Nelson Bay to Hawks Nest (16 km by ferry and bike)
We are on the traditional territory of the Worimi People
July 13: Nothing opened for breakfast before 7:30 am, so we packed up and parked our bikes outside Momas just as the doors were opening. Breakfasts were delicious full cream yoghurt and homemade granola, poached eggs and thick slices of sourdough bread. We then cycled back to the docks and caught the ferry across the harbour to Stockton, where a path took us along the North Channel of the Hunter River, past Newcastle airport and onto the B63 parallel to the Stockton Bight Sand Dunes. At a service station, where we had stopped to look for food for a picnic, we chatted with a man who gave us directions to a good bakery and told us that he had just seen a group of kangaroos near the road that we were to take. Unfortunately, we missed the kangaroos, but we did see an emu! We weren’t sure whether it was domesticated or wild, as it was near farmland and it rather tamely came across the field to check us out.
Saxby’s bakery/cafe was a bustling place, with a huge selection of Aussie pies, not all of which were meat-filled! We chose some to go and then Wayne and Lois each separately asked for what looked like cinnamon buns. This request met with a puzzled look until the server realized we were pointing to savory buns made with Vegemite! Down the road, we stopped at a small store advertising fresh avocados. In addition to various avocado-related kitchen items and other products, the shop sold different varieties of avocado and avocado oil. We bought 3 perfectly ripe locally grown Haas avocados, which, the proprietor assured us, had never been squeezed!
Eventually, we turned off on a road leading to Birubi Beach, the northern most section of the vast beach and sand dunes of the Worimi Conservation Lands. The view was spectacular. These lands cover 4,200 hectares, 1,800 hectares of which are forest, and 32 kilometres of the longest moving sand dunes in the southern hemisphere. “The dunes reach heights of over 40 metres with slopes up to 60 degrees which form a much sought after location for film makers”.
As we ate our lunch at a picnic table above the beach, looking our over the sea and sandscape , we spotted the spray of humpback whales currently migrating north. On land, large 4WD buses and camels carried tourists out on to the dunes.
Leaving the beach, we rode through Tomaree National Park. Posted signs warned drivers of koala bears crossing the road, but none were to be seen today. Nelson Bay was our destination where we will be taking a ferry across Karuah River tomorrow morning.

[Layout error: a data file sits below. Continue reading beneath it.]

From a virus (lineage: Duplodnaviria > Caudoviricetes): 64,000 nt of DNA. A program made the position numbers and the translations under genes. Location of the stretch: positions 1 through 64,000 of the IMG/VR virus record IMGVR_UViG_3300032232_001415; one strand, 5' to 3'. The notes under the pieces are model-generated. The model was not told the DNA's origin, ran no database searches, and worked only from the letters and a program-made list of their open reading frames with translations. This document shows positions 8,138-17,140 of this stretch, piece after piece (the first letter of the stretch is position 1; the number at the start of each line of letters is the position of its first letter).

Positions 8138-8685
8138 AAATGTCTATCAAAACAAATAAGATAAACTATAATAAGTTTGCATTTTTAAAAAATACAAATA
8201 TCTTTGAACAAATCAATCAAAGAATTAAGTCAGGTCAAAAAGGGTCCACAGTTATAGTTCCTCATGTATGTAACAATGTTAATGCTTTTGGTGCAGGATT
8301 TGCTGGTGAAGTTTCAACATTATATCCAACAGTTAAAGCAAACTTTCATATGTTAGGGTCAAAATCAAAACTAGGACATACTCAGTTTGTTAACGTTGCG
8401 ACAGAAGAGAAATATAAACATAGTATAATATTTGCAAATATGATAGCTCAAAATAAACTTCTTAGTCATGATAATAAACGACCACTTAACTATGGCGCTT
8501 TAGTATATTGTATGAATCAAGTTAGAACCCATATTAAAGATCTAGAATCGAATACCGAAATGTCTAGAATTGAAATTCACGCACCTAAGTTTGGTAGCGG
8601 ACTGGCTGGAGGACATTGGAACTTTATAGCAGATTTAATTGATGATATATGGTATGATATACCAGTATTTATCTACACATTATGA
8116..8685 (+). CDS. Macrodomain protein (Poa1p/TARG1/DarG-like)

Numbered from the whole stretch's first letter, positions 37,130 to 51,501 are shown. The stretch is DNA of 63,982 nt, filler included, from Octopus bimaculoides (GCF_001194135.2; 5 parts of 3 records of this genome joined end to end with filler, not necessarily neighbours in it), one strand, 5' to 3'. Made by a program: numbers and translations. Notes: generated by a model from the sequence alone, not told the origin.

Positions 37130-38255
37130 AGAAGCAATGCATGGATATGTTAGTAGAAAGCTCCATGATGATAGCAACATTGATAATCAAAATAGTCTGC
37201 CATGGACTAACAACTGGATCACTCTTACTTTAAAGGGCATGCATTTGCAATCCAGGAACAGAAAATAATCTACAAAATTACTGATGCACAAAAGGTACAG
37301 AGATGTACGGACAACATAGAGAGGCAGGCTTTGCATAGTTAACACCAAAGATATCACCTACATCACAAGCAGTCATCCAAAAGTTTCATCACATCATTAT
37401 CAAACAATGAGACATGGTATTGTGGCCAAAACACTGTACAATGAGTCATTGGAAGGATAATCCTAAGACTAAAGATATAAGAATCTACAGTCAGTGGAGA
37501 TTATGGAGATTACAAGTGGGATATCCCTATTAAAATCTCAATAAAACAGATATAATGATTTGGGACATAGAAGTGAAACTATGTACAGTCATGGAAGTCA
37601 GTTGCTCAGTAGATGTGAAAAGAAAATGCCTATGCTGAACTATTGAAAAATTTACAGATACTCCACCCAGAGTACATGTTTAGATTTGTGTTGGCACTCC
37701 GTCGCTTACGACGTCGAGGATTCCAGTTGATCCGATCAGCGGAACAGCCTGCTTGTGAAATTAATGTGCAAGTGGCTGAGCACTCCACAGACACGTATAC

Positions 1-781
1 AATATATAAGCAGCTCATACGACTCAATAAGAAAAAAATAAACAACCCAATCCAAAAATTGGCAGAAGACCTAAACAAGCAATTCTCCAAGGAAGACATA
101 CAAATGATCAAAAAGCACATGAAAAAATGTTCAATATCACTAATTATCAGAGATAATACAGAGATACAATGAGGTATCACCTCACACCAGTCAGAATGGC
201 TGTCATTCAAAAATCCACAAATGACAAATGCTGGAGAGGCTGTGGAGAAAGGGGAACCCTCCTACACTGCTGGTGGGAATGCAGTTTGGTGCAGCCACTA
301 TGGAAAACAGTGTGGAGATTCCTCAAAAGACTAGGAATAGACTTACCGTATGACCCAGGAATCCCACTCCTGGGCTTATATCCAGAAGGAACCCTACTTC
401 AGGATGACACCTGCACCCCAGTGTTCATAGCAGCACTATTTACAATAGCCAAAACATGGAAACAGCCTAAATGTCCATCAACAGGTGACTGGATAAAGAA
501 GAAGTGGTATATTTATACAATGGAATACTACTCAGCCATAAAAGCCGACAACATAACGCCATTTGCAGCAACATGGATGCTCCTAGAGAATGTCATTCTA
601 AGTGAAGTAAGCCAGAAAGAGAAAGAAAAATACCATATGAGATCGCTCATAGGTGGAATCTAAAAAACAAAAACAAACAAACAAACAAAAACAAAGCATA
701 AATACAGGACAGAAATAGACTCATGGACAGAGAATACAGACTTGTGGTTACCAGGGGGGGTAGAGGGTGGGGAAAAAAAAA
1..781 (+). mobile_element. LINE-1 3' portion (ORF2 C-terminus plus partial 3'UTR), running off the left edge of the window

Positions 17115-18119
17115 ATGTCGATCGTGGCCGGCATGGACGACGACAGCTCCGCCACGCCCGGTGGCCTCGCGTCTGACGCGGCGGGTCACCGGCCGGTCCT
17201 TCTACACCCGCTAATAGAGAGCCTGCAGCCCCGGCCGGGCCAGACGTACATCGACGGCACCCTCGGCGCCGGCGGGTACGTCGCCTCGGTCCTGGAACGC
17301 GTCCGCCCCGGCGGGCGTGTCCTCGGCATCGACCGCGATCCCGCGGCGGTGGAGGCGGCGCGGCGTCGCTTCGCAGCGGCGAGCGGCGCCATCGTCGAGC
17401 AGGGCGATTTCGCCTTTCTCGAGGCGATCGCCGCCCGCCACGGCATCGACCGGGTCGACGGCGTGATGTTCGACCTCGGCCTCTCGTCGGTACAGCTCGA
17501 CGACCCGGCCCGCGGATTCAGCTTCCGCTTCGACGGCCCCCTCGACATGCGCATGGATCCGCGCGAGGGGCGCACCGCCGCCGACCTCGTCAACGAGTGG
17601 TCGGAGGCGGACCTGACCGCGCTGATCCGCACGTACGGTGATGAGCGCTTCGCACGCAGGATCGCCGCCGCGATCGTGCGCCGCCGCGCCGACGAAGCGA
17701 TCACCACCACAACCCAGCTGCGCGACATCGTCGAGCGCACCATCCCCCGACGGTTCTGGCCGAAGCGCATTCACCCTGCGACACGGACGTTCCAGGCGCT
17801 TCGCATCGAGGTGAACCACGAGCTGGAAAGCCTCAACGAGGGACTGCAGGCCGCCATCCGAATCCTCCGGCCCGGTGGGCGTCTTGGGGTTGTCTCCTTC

July 14: After discovering the night before that the 08:30 ferry to Tea Gardens is not running, we had to change plans. The first ferry leaves at 11:30 am, meaning we would not begin the 60 km ride to Blueys Beach until nearly 1:00 pm, too late to ensure arrival before sundown, currently around 5:00 pm. We quickly changed our hotel reservations and booked rooms for tonight at the Hawks Nest motel on the other side of the river.
The crew hoisted our bikes onto racks on the top deck while we piled in below with all our panniers and a full boat of passengers.The 50 year-old wooden boat, originally a military vessel in Sydney Harbour, runs a ferry service across the estuary of the Myall River to Tea Gardens and Hawks Nest on the northern side of Port Stephens. This area is popular for dolphin-sighting cruises and swimming with the dolphins. Approximately 150 bottlenose dolphins live in the estuary. Due to the presence of a large sandbar in the middle of the river, the ferry crossing took more than an hour, passing by a mangrove forest and saltmarsh. No dolphins were sighted.
We stopped in Tea Gardens (after the Australian Agricultural Company’s failed attempt at tea cultivation) for lunch on a sunny but chilly patio and then headed across the “Singing Bridge” (named for the sounds produced by strong south-westerly winds in the bridge railings) to our motel in Hawks Nest. On the way, we cycled around the perimeter of the Koala Reserve, hoping to spot one of these elusive (and nocturnal) creatures. The motel receptionist told us that the bears do not stay in the reserve, but prefer to move around to find eucalyptus and mahogany, their favorite food.